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Bartlett Boulevard - A Stroad in the Shirley Hills neighborhood. What value is added to the city by having streets like this?
Does Mound want streets that has cars driving fast through it, or does it want streets where people will use them?


Monday, November 5, 2012

Stroad - Street or Road

Up until a few years ago, I used the terms street and road interchangeably. I have discovered recently that the work 'road' is generally used to describe a place that allows us to move between places. Try to change the words in 'railroad', or the 'road to Donnelly' to 'rail street' or 'street to Donnelly' and the image that comes to mind changes drastically, or doesn't make any sense.

When we talk about streets, we are talking about the places outside our homes and businesses. It's a place you generally want to go to that has the potential for lots of activity. Streets are where you run into a friend, stop and enjoy some popcorn, or enjoy an event. Streets create value and enhance the area around it. Change the word street in 'Street festival' or 'street car' to road festival and road car, and again, more nonsensical or different pictures come to mind.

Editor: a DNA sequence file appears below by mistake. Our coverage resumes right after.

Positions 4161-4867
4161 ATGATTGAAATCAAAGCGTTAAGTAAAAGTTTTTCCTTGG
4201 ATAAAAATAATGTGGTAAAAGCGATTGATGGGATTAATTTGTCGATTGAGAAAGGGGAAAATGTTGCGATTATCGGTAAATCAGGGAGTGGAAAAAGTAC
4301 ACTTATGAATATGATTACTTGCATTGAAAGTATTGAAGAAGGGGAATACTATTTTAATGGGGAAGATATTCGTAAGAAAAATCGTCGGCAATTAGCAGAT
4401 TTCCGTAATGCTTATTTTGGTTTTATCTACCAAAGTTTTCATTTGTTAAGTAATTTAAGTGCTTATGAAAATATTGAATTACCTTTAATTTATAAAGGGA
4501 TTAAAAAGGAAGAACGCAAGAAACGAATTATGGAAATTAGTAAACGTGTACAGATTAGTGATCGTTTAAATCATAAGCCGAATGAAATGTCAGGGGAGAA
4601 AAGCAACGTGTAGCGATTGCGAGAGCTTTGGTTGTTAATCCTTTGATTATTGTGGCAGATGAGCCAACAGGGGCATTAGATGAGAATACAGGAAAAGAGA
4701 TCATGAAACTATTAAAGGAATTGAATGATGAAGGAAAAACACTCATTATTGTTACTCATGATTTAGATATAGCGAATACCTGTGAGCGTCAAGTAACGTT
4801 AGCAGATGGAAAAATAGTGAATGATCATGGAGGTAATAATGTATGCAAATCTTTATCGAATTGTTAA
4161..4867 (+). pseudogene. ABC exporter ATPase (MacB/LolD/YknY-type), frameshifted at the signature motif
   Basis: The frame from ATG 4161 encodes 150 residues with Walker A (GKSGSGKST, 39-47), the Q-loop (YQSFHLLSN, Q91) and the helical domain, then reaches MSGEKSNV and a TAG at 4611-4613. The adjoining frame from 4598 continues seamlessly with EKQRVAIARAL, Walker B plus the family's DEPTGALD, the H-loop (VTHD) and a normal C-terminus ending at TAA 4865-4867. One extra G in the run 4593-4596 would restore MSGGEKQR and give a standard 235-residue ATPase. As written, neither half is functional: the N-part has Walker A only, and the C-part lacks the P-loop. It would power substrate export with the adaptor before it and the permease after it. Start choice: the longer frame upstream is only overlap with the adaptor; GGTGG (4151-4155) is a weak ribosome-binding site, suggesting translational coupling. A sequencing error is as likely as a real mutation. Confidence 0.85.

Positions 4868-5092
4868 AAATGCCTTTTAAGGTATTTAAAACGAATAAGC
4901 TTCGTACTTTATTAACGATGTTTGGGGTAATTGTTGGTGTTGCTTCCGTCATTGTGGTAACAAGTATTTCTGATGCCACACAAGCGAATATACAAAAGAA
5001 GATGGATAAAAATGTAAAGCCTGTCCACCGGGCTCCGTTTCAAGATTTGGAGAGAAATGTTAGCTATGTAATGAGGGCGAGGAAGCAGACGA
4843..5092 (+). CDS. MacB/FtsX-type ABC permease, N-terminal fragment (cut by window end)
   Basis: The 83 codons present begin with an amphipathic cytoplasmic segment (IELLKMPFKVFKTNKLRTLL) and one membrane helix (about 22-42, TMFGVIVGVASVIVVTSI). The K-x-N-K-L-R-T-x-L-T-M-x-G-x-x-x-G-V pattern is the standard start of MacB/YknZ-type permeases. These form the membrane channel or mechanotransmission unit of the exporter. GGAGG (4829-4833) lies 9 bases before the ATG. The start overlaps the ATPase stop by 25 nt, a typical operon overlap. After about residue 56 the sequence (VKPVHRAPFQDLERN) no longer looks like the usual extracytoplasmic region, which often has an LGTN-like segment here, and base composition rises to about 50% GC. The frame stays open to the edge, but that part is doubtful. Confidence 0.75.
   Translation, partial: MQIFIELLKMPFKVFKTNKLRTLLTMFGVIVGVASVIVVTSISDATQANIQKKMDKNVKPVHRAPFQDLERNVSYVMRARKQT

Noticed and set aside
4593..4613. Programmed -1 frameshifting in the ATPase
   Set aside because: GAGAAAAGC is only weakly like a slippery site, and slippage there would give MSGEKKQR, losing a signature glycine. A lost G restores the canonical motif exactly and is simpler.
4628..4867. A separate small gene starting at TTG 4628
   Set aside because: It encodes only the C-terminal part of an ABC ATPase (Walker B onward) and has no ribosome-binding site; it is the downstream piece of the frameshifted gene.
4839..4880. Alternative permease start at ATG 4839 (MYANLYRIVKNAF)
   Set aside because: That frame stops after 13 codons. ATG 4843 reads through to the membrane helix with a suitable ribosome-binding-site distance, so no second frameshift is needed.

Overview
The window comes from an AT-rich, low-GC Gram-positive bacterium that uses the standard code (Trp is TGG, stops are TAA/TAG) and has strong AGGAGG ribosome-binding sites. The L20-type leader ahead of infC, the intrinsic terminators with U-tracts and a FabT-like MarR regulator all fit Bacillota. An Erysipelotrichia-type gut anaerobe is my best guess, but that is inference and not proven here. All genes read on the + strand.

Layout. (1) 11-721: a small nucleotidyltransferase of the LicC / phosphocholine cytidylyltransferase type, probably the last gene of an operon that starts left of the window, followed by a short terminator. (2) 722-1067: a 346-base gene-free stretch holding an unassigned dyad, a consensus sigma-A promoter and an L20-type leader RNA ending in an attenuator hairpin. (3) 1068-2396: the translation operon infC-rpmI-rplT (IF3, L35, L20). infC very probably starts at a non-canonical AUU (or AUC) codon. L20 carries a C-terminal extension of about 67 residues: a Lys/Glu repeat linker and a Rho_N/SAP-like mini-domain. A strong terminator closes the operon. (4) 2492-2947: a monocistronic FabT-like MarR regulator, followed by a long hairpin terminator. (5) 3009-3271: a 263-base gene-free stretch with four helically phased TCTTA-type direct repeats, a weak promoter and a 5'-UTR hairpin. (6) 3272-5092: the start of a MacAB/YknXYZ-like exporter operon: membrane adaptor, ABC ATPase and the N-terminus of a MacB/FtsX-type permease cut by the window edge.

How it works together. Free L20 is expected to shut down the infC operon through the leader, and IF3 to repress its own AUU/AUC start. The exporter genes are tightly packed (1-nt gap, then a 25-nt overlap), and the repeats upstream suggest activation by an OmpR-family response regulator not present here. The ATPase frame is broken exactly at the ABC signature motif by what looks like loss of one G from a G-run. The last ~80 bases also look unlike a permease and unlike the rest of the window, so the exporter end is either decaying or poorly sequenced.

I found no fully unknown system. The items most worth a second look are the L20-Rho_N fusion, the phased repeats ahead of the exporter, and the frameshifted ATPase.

So street and road are two different things, and we should try to be more clear about what we are talking about a structure(street) that enhances the area around it and is a place for everyone, or if we are talking about a structure(road) that makes it easier to get to another place.

The problem today is that we try to combine the street and road for many places. Thus, my friend Chuck Marohn came up with the word 'stroad' to describe these places that try to be both a street and a road, but does neither very well.

One example of what I refer to as a stroad is Commerce Boulevard, south of Shoreline Drive. This is the old downtown store fronts that were built in a time when one could park in the street in front of the place you wanted to get to, and generally could safely walk from one side of the street to the other. At some point in the past, 'experts' decided that downtown Mound could be better if on street parking was removed so cars could drive through Mound unimpeded.

Commerce Boulevard, Mound, MN, No on street parking here so cars can drive by fast. Why would a city allow this to happen?
Commerce Blvd, a car dominated area.
The other example we talk about extensively here is Bartlett Boulevard, as well as all the other Boulevards in Mound, like Three Points, and Tuxedo. Bartlett between Wilshire and Shoreline is wide and straight. When one drives down it, you have no reason to slow down to the 30 mph speed limit. To be a walker or biker on this 'street' is terrible experience. When you have cars whizzing by you at 40 mph, you want to get off the street.

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 Bartlett Blvd, a car dominated place.
Here is the sad part about this...'stroads' hurt the places around it. We have talked to many of the businesses along Commerce, and none of them think the street in front of their place of business makes it a better place. Anyone who lives in the Shirley Hills neighborhood can tell you that Bartlett Boulevard doesn't enhance their neighborhood, and in fact, are frustrated with fast cars driving by their home.